Retail investment in Vancouver surpassed $2.8 billion in the first half of 2017, eclipsing the previous record of $1.6 billion in all of 2016, says a new report by commercial real estate firm CBRE Canada.
The market is being driven by major international brands setting up shop in the West Coast city and sparking a renaissance in the retail sector.
The report says vacancy rates in downtown Vancouver continue to remain at historically low levels at 2.9 per cent, with mostly consistent rental rates and international brands continuing to drive new demand for retail space.
“Vancouver’s got great traction right now from an international standpoint. We are principally real estate brokers and our phone rings all day long from interested groups but in the last 18 months to two years it’s really transformed into strong international calls,” says Martin Moriarty, associate vice-president of Retail Leasing & Investment at CBRE Vancouver.
“Part of it is Vancouver’s growing reputation in the world. There’s a few things going on here that’s putting Vancouver on the map by way of residential projects, by way of the investment market here. We are also still having some very strong brands emerging for Vancouver.”
Five major new brands enter market
The report says five major international brands opened stores in the past year or announced they will be opening soon on Robson Street – Muji from Japan, Bailey Nelson from Australia, Laduree from France, Nike from the U.S. and the Vancouver-based athletic wear designer, Reigning Champ.
Japanese retail giant Muji is expected to open their biggest North American store at 16,000 square feet on Robson later this year.
On Alberni Street, the new high street for prestige brands, sales exceed that of Toronto’s Bloor Street, with rents escalating up to 50 per cent higher than that of Robson Street, says CBRE.
“As such, the demand for space is exceeding supply. A number of new stores are entering the market – including Van Cleef & Arpels, the French jewelry, watch and perfume brand and Hublot, the Swiss luxury watch brand – with more to follow in the remainder of the year,” says the report.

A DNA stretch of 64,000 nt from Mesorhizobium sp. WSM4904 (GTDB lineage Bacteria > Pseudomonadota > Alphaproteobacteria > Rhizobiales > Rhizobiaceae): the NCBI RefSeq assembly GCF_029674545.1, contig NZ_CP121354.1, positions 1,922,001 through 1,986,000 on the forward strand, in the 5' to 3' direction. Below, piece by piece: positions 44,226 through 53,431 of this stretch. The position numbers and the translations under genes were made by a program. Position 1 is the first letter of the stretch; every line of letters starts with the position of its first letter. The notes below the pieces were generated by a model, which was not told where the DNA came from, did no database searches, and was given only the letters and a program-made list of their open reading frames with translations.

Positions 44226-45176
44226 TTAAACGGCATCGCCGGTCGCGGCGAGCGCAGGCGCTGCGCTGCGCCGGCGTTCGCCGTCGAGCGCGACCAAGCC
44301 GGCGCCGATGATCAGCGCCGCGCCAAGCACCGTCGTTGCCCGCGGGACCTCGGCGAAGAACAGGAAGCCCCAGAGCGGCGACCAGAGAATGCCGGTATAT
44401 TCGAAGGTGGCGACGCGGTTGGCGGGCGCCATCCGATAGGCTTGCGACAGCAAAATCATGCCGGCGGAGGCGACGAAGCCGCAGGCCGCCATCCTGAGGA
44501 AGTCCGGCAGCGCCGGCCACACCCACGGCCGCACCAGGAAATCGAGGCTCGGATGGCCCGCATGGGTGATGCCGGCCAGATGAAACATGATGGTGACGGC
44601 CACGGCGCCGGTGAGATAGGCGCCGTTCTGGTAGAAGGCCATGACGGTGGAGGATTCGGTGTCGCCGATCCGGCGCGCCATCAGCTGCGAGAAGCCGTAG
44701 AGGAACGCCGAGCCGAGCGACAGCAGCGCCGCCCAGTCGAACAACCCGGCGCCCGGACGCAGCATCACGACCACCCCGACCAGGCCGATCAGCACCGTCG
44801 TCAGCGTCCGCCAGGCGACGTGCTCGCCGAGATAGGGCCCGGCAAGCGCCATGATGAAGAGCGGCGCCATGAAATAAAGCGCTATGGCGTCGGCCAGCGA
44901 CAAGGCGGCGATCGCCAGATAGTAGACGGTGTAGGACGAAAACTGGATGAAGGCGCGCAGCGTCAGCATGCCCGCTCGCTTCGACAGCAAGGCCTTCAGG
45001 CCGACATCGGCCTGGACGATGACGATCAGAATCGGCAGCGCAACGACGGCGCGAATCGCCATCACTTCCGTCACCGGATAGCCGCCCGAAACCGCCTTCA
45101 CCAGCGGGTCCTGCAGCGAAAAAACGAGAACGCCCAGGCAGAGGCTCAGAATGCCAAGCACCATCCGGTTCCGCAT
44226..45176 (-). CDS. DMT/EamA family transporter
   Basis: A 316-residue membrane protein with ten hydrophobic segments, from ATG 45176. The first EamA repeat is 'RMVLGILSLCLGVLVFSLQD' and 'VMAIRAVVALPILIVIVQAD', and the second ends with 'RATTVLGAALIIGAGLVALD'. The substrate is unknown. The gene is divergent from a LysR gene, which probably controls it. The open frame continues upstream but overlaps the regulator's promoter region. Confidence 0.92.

Growing international reputation
Moriarty says the expansion of international brands into the Vancouver retail market is transforming the city and brands in major centres such as London, Tokyo, Paris, Geneva and Sydney are attracted to Vancouver’s growing international reputation.
Vancouver is proving to be a shining example that although the trend in e-commerce sales is growing, many consumers still prefer bricks and mortar for their shopping experience.
“E-commerce is having an effect, but I don’t think the effect is the termination of the existence of bricks and mortar. It’s changing the way the users and the tenants are operating. We have done a lot of deals with tenants that have tried to up their game by way of the ‘experience’ because that really seems to be emerging as a big thing,” says Moriarty.
“A product is very important but the experience is also as important.”
Vancouver set to keep growing
A recent report by Statistics Canada said population growth is driving a rapidly expanding retail market in the Vancouver region with sales increasing from $22.2 billion in 2004 to $36 billion in 2016, a rise of 62 per cent.
At the same time, the Vancouver CMA’s population went from 2.1 million people to 2.6 million, up by 19.4 per cent.
“Moreover, population projections suggest that the Vancouver CMA could see a further 26.4 per cent increase in its population in the next 20 years, which will likely increase the need for planning the location of future shopping centre developments,” says the StatsCan report.
There were 209 shopping centres in 2016 in the Vancouver region and Statistics Canada added there were 9,429 retail stores operating.